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Trewern with Yr6

Good morning from Trewern. We had a long journey up yesterday, arriving around 7pm followed by an interesting couple of hours watching children unpacking and trying to make their beds, rounded off by a walk around the grounds in the beautiful peace of the late evening. We gazed at stars and listened to the soft […]

Democracy at work

We had a great couple of days in school with pupils voting for School Council Representatives, House Captains and Vice House Captains. We had over 100 candidates. All pupils were eligible to stand for the KS2 Council Representatives, Year 6 pupils for House Captains and Yr 5 for Vice House Captains. Speeches were heard and […]

Tofu

Tofu, also known as bean curd, is a food cultivated by coagulating soy milk and then pressing the resulting curds into soft white blocks. It is a component in East Asian, Southeast Asian and West African cuisines.

Soy sauce chicken

Soy sauce chicken is a traditional Cantonese cuisine dish made of chicken cooked with soy sauce.

Rice Dumplings

Zongzi is a traditional Chinese food made of glutinous rice stuffed with different fillings and wrapped in bamboo, reed, or other large flat leaves. They are cooked by steaming or boiling.

From rhubarb to crumble

Rhubarb is packed with minerals, vitamins, organic compounds, and other nutrients that make it ideal for keeping our bodies healthy. Some of these precious components are dietary fiber, protein, vitamin C, vitamin K, B complex vitamins, calcium, potassium, manganese, and magnesium.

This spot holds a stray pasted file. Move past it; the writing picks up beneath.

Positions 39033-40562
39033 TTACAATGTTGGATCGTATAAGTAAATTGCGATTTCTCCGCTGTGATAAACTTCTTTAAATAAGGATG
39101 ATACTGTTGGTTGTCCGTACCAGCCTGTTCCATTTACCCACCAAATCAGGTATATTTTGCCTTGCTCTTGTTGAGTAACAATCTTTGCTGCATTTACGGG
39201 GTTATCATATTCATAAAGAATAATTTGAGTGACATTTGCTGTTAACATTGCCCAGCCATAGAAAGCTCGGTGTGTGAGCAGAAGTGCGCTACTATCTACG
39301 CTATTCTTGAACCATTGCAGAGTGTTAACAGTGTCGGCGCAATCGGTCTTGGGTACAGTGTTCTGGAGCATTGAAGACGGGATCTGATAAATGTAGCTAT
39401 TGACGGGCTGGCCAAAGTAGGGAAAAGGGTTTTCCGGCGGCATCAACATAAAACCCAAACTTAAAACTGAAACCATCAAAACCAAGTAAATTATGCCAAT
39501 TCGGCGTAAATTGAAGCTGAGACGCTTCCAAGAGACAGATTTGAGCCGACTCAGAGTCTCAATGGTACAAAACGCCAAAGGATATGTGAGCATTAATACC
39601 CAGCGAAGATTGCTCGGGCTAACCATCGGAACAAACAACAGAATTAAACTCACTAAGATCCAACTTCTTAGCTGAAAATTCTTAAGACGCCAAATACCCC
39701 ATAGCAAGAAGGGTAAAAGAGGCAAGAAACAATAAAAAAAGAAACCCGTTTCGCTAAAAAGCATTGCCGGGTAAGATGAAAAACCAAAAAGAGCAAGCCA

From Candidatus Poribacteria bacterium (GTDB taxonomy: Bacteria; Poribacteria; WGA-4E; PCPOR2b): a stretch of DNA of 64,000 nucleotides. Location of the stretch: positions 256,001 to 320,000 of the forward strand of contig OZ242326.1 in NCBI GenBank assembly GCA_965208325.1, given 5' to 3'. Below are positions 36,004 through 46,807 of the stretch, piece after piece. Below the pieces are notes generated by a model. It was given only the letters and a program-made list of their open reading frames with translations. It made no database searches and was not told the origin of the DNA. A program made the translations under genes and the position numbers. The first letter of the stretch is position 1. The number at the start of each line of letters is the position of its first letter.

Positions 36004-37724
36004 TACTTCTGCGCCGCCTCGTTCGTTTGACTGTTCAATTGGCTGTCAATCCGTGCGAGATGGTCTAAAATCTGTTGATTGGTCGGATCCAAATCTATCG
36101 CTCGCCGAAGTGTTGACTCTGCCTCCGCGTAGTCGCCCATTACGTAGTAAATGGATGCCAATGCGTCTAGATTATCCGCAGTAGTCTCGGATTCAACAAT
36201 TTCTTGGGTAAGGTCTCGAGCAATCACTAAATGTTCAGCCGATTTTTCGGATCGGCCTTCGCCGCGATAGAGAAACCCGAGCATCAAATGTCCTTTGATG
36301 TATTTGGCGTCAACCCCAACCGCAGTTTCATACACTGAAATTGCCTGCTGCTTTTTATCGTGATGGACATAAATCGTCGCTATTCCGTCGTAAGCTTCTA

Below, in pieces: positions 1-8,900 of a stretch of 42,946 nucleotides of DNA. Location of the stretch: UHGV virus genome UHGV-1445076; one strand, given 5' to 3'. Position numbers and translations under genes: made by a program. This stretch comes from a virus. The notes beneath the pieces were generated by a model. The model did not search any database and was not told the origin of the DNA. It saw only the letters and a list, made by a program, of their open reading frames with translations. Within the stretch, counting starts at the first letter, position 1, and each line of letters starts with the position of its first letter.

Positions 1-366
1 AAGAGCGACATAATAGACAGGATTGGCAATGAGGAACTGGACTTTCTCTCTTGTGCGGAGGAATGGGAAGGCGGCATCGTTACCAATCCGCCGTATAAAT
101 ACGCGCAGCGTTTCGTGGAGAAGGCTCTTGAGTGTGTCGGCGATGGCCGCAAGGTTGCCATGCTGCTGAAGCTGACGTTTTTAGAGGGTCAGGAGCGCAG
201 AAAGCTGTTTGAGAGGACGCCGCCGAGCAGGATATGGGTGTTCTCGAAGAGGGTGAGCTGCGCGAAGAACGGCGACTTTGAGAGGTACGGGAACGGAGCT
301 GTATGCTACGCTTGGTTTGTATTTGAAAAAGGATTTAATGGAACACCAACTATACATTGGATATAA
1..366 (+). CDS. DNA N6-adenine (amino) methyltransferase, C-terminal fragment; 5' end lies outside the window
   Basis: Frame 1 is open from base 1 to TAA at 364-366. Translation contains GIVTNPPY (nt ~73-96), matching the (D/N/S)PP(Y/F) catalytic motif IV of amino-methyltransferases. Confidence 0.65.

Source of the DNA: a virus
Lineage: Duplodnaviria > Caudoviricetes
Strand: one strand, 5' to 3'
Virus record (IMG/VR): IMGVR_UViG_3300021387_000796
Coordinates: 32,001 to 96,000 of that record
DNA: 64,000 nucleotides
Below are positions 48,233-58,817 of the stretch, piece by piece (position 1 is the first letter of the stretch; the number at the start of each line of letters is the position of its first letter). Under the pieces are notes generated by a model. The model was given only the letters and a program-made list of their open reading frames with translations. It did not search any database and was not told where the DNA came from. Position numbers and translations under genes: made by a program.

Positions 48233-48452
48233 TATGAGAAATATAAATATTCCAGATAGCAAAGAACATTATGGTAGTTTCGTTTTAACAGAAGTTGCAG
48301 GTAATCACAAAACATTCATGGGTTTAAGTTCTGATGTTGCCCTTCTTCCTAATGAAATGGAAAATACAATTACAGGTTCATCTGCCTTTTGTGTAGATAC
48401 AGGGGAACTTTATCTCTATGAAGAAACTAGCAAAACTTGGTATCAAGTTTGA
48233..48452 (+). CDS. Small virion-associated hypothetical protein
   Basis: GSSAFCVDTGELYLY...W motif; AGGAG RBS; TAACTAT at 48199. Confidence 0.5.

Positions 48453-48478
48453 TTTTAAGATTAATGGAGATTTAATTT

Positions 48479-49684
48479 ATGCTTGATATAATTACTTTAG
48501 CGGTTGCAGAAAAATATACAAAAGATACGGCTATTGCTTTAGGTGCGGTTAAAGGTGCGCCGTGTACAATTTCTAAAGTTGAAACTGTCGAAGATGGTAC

Home baking

  Homemade cakes – the yellow rose is made from strips of fresh mango. Baking is a method of cooking food that uses prolonged dry heat, normally in an oven, but also in hot ashes, or on hot stones. The most common baked item is bread but many other types of foods are baked. Heat is gradually transferred “from […]

Buffett dining

  Can you identify the different food groups?

Cantonese Cuisine

Chinese cuisine is an important part of Chinese culture, which includes cuisine originating from the diverse regions of China, as well as from Chinese people in other parts of the world.

magic cake

It’s layered custard cake — the top layer is a sponge-cake, the middle layer is custard, and the bottom layer is fudge-like.

Homemade chicken pie with potatoes from the garden.

Pilgrims brought English-style, meat-based recipes with them to the colonies. While pumpkin pie, which is first recorded in a cookbook in 1675, originated from British spiced and boiled squash, it was not popularized in America until the early 1800s.   The Chicken Pot Pie originated from Greece. They took cooked meats and placed them in open pastry shells that […]

100% organically grown potatoes.

I dug these up in the garden this morning. The potato is a starchy, tuberous crop from the perennial nightshade Solanum tuberosum. The word “potato” may refer either to the plant itself or to the edible tuber.

Homemade coconut tart

Coconuts are highly nutritious and rich in fibre, vitamins C, E, B1, B3, B5 and B6 and minerals including iron, selenium, sodium,calcium, magnesium and phosphorous. Unlike cow’s milk, coconut milk is lactose free so can be used as a milk substitute by those with lactose intolerance.